Tuesday, January 24, 2017

The CAFC considers oxidation in Zhejiang v. Kaneka

The bottom line:

Under the proper construction, even without consideration
of Dr. Sherman’s opinions, we conclude there is a
dispute of material fact regarding whether ZMC’s processes
meet the “oxidizing” limitation in claims 22 and 33.
The district court erred in granting ZMC’s motion for
summary judgment of noninfringement.

The dispute:

At the outset, Kaneka argues the district court “improperly
changed” our construction of “oxidizing” in
Kingdomway from “some action resulting in oxidation” to
an action that increases the amount of oxidation above a
baseline of passive oxidation. It argues the district court’s
changed construction led it to erroneously exclude
Dr. Sherman’s expert report and grant summary judgment
of noninfringement. We agree in part.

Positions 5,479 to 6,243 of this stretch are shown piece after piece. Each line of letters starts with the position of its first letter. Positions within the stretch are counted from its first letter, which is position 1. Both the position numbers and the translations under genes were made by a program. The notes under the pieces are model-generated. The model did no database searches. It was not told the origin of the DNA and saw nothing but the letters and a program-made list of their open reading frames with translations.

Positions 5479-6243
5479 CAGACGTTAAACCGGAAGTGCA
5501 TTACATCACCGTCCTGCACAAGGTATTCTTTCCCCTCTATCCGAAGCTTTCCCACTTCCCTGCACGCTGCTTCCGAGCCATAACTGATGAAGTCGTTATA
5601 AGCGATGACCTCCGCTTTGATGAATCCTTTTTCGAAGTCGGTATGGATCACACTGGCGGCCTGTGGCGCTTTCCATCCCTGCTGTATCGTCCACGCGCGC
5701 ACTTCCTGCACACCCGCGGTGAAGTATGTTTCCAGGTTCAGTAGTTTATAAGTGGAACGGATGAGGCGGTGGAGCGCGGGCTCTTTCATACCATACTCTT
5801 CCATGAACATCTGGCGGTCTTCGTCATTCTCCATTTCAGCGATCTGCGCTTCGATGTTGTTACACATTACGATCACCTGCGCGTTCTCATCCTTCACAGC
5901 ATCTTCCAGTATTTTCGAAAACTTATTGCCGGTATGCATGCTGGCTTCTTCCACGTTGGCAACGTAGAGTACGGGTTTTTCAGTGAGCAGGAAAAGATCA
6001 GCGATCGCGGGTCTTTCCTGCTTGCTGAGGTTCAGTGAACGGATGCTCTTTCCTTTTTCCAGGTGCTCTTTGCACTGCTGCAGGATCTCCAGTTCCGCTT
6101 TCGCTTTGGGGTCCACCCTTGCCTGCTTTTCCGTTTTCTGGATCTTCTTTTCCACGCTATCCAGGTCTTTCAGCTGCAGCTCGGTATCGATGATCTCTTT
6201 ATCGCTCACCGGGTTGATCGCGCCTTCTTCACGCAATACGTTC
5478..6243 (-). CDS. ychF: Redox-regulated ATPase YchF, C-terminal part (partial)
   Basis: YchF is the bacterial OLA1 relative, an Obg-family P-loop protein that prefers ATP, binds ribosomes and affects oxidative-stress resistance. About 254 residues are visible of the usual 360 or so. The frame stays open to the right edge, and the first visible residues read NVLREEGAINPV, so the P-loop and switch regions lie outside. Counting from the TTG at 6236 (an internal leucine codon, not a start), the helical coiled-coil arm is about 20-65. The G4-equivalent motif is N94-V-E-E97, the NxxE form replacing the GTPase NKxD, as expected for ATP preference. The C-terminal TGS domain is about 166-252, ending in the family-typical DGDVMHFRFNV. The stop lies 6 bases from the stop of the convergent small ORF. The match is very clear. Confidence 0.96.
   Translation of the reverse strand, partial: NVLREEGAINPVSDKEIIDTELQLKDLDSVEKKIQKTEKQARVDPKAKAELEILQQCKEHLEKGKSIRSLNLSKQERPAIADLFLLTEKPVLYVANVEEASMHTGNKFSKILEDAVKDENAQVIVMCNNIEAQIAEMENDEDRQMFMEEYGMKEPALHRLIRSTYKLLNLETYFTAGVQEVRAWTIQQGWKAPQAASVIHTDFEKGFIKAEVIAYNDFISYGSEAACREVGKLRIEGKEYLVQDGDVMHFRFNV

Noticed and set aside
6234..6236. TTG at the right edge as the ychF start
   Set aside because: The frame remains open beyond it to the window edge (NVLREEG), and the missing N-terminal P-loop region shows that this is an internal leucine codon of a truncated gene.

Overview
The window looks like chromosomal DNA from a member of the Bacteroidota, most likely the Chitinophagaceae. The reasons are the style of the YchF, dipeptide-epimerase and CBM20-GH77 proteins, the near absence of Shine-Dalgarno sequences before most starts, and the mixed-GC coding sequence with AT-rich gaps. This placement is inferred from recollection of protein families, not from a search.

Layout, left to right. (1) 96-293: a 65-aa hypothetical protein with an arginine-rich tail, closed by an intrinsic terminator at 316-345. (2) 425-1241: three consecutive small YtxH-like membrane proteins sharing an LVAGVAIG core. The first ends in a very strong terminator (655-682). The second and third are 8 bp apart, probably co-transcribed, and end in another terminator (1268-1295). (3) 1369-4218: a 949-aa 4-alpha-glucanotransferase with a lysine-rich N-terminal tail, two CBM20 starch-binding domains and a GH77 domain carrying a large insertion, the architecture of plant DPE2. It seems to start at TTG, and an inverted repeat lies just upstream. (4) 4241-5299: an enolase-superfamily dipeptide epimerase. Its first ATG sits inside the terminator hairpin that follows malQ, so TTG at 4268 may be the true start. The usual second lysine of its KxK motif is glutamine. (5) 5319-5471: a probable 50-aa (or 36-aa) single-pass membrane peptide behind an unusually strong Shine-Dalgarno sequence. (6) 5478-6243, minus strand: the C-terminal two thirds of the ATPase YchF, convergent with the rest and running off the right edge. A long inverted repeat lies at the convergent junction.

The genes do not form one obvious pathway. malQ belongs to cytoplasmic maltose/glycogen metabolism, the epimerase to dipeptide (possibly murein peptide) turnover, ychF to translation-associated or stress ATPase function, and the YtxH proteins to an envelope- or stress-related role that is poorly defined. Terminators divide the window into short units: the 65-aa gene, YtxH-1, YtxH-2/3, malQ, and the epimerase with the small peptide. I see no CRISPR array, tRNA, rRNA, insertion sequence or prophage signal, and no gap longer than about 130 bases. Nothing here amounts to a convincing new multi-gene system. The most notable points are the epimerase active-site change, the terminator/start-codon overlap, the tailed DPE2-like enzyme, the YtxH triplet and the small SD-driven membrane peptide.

In Kingdomway, we held “oxidation requires an active
step.” 790 F.3d at 1305.

The district court interpreted our construction to
mean “some amount of oxidation, in excess of that which
occurs naturally from exposure to ambient air, must be
caused by an ‘active step’ in the coenzyme Q10 manufacturing
process.” J.A. 48 (emphasis added). This is not
precise. The only bounds provided by Kingdomway on
what constitutes an “active step” or “active oxidation” is
that it does not require use of an oxidizing agent. 790
F.3d at 1306. The opinion emphasizes that there must be
“some action resulting in oxidation”; the oxidizing step
“cannot be interpreted as doing nothing, or to simply
allow oxidation to occur on its own.” Id. at 1305–06
(emphasis added). But the opinion does not state that to
be an active step, the oxidation rate must be greater than
that of passive oxidation. And it is silent as to any degree
of oxidation that would be necessary to qualify as active
oxidation. The opinion simply requires that there be
some action that results in oxidation. Id. at 1307.

Observe footnote 2:

The question whether the term “oxidizing” requires
an oxidizing agent was before the prior panel of
this court, and we are bound by their decision that it does
not. See id. Thus, it is not a decision that we can review.


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